Longtime firefighter Leonard Judge always has been a trailblazer in North Charleston.

In 1989 he became the first black person to be promoted to battalion chief in the city's history.

Today, he will become the city's first black fire chief when Mayor Keith Summey makes the announcement official at 10 a.m. at City Hall.

Judge, a former assistant fire chief who started his firefighting career with the city in 1974, has been acting fire chief since September 2006. He replaced Fire Chief Larry Waddle, who left the post after just 10 months under allegations of racist promotion practices and a management style that didn't sit well with the mayor.

Judge, a husband, father and grandfather from the Liberty Hill neighborhood in North Charleston, had planned to retire in January, but the mayor asked him to stay on another year as fire chief.

"I talked with him about hanging in another year to give me time to find somebody," Summey said. "He's done an excellent job as interim fire chief."

Summey said he didn't want to name another acting fire chief before advertising nationally in May or June for a new chief.

Judge, who said he's in his mid-50s, said he's happy to be in a position to help the city, though he insists it's only for a year.

"I'm just glad to be able to stay onboard to finish some of the things I started," Judge said.

Judge is working on a five-year plan that calls for at least four new fire stations and personnel to staff them. Those stations would be in the upper part of the city's growing suburbs in Dorchester County and along Ladson Road, as well as at the booming Centre Pointe shopping area. A fourth would involve combining Stations 2 and 8 on the old naval base and on Meeting Street Road, respectively, on the city's southern end and relocating them near Toole Military Magnet School if the city acquires land there.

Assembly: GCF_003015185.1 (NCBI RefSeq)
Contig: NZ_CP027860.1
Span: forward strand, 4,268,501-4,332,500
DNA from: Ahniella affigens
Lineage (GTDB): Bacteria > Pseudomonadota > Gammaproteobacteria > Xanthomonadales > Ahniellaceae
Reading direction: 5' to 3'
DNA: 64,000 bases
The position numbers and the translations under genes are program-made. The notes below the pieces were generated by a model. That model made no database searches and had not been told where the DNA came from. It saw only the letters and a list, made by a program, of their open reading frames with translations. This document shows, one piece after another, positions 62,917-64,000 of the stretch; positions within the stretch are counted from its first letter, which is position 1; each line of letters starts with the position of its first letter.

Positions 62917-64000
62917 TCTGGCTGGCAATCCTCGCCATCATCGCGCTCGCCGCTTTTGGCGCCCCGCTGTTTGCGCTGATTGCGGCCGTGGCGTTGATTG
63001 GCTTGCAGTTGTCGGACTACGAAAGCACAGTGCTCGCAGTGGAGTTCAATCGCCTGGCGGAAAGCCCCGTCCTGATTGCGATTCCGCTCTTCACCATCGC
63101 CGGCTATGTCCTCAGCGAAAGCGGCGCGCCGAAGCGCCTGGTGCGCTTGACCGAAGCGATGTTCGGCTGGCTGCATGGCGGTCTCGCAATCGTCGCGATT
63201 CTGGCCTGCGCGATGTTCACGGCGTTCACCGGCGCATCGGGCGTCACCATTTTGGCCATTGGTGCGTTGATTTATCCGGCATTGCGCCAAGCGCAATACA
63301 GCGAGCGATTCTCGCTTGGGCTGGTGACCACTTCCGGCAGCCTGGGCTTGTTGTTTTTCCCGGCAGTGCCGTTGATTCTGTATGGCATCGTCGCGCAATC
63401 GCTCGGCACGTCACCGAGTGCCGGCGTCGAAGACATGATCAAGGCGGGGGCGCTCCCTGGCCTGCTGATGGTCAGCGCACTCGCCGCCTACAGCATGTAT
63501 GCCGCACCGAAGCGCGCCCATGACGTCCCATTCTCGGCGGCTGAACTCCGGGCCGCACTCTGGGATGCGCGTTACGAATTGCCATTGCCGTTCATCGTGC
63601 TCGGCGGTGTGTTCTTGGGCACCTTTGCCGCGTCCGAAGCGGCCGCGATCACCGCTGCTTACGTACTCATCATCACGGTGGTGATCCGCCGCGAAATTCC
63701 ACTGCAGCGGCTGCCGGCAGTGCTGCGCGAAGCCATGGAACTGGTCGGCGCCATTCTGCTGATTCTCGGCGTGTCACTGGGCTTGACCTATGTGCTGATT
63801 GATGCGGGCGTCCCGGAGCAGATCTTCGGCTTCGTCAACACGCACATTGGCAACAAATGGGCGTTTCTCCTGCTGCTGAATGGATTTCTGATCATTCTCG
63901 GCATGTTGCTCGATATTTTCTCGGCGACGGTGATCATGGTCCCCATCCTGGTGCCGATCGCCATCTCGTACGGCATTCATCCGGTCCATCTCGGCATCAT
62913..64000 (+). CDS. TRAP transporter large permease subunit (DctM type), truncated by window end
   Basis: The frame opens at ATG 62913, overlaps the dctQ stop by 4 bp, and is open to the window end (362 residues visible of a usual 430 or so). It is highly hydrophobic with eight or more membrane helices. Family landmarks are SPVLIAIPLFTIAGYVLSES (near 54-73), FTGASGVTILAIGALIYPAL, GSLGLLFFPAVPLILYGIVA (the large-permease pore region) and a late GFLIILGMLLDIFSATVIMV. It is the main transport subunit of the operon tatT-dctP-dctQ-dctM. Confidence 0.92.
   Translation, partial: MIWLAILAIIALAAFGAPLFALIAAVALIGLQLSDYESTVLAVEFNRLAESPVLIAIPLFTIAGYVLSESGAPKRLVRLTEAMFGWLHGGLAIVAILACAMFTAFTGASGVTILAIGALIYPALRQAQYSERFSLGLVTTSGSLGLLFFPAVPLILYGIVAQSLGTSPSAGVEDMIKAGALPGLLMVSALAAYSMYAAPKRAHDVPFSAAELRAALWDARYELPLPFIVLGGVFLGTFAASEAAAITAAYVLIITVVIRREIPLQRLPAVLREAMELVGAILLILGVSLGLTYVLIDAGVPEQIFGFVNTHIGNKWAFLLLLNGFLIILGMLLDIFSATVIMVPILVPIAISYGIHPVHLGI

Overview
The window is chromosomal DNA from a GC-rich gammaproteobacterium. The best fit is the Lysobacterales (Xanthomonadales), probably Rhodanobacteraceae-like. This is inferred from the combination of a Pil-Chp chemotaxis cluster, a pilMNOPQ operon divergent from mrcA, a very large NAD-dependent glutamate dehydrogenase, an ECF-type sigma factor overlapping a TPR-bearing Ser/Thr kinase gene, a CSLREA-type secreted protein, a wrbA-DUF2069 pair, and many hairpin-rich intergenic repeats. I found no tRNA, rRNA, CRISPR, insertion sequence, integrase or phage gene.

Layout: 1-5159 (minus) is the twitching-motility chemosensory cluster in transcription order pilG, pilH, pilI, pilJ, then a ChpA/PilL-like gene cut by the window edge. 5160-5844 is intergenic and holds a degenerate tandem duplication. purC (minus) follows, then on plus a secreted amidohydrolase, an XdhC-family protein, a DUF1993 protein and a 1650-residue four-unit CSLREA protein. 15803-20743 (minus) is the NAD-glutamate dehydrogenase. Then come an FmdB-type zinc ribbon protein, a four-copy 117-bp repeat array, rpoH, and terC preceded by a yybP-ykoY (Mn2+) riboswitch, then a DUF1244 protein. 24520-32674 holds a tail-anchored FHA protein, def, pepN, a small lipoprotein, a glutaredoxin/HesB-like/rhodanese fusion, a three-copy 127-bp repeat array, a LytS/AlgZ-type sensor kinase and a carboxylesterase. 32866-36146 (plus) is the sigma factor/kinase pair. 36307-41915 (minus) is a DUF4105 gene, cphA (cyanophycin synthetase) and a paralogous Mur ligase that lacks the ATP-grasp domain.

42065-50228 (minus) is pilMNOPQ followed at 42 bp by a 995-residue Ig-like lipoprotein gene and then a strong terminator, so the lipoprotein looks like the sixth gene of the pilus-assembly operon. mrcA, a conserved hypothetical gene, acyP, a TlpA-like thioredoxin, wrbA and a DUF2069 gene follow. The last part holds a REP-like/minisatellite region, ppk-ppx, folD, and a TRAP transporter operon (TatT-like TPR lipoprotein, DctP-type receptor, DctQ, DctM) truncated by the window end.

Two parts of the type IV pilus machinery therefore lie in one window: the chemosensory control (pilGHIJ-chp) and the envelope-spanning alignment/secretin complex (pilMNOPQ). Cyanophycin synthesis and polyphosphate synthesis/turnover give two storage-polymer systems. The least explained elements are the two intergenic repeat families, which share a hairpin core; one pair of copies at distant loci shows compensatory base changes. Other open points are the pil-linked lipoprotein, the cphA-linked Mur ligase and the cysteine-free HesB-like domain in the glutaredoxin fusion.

"I will present the five-year plan to them before I leave next year," Judge said. "City Council will have to figure out how to fund it."

Judge said he's learned to work with people during his 33 years as a firefighter.

"The main thing about this job is you have to listen to your people when they talk to you," he said. "Right now, we are an OK department, but there are some things we need to do to make some changes. We will make this a very good department."

After the Sofa Super Store fire June 18 in Charleston, Judge said his department reviewed its policies and procedures and tweaked them to improve on what the department was already doing.

City Councilwoman Dorothy Williams, who was critical of Waddle's leadership, was ecstatic after hearing the news of Judge's promotion Tuesday.

"This is wonderful," she said. "That is history in North Charleston. I am very, very, very, very happy. He is a wonderful person and is so well-experienced."

She said one of Judge's best qualities is that he gets along with his employees.

"They respect him, and that is so important," Williams said. "You can't have a good working relationship if you can't get along with the people you are in charge of."

Summey said the city has had very few complaints in the past 18 months about its fire service.

"We did a survey and the overwhelming majority of firefighters are happy with his leadership," the mayor said.

Judge said he looks forward to the next year.

"I intend to give it my best," he said.